fenway wrote:OP should have condensed all this bullshit to come back towards his principal proposal--that you won't (necessarily) be accruing bank rolls and flippin straight cash homey while blowing coke off blonde strippers in your estranged wife's Escalade. If one was willing to take it easy and live on the light side (and why not, you'll be working all the time anyways) so one could pay off loans/invest some paper, the numbers OP proposed might seem to be a little gloom-i-fied. If you act like a f*cking moron with your money, you will not be a baller. If you are a baller with your money, you won't act like a f*cking moron. It's pretty damn hard to fuck up your finances when you are getting paid space money. lower the pretentious expectations for a few years, drag out college life a little longer-shits more fun than getting some Bro-pad on your own where you can (almost) bring cute girls back but then theyll ask why you have a heart shaped bed and then they leave and you are left thinking,...."BECAUSE ITS SEXY".
I shed no tears for your hypothetical sad story. Manage a college budget for 3-5 yrs. You'd be out of debt, and up the ranks on the partner chain. Also, we are all fucking hamsters running in balls, don't try to make that a distinction solely for Big Law
To be out of debt in five years, you must have had scholarships, big ones, throughout your academic career. Otw you're going to have to pay like $3-$3.5k a month in student loans on a four or five year plan, which is impossible given that you'll make $7k after taxes. I'm not sure what your "housing" situation is, if you go this route - you'll have $0 savings by the age of 30, which is not a bright idea. You don't want to be in a rush to pay off your student loan debt and be worth very little at the age of 30 - you want to have a relatively decent nest egg to compound over 25 years from ages 30-55, if you try to live like a peasant with the goal of ridding student loan debt, without accumulating some kinda nest egg, you'll forfeit compound interest, your only friend in the wealth-accumulation process. And trust me - in this "income" profession, NOT "wealth" profession that is the legal profession - the ONLY friend you'll have in most scenarios in your professional career is compound interest, and the corollary element there - time. I'm far from gloom and doom with my estimate that you'll only spend $1k a month on "lifestyle" outside of your home expenses and student loans.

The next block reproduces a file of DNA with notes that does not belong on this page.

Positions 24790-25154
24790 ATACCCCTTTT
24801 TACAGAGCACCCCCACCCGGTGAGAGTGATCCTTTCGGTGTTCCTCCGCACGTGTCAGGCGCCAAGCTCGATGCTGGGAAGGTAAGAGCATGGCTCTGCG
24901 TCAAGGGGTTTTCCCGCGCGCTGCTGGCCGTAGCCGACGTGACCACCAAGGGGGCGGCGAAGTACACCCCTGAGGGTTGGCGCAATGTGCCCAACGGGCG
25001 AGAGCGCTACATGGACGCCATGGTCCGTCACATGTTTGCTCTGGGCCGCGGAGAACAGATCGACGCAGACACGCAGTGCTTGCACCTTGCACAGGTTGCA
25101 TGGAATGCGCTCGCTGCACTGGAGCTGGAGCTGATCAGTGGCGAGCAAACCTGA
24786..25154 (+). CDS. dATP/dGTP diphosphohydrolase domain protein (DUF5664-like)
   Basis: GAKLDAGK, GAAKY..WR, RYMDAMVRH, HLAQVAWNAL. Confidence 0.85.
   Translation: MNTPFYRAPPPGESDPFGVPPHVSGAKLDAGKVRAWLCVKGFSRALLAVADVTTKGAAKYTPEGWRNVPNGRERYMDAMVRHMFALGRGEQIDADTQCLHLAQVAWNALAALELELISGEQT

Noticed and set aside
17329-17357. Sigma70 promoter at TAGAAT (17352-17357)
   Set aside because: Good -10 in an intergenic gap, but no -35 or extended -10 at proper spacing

In a more normal scenario, where you pay off loans in 10 years, You're going to make $5k a month after tax and student loans in big law. You can do the $1k a month rental, $1k a month in all other expenses, and somehow max out on $3k a month savings for a $36k a year savings, that's living like a bum for a long, long, time.
I'll applaud your ability to do that if you can for a long time while you're making money. I'm just informing you that there's a ginormous prospect that you'll either 1) get married by the time you're a 5th year associate, or 2) get a child or two, and all your savings plans will be derailed, alongwith your plans to "live like you're in college."
You could alternatively plan to be single and without kids until your mid 30s, you'll still not save enough for whatever the hell you want to do in the face of inflation.
Frankly, lawyer salaries are going to have to keep up with inflation, I just don't see how an overinflated asset can keep up with inflation over the medium term. The overinflated asset is the legal wages, and inflation hasn't even set in yet, all I'll say is g'luck to you guys entering law - save up, and keep your job - and do well in school I guess. I cannot imagine a scenario where you can make it out there without big law. Mid law/small law seems like a fatal scenario in the face of $150-200k student loans, and mid-law/small-law is exactly what 30% of the entire pool of t14 students face, probably more.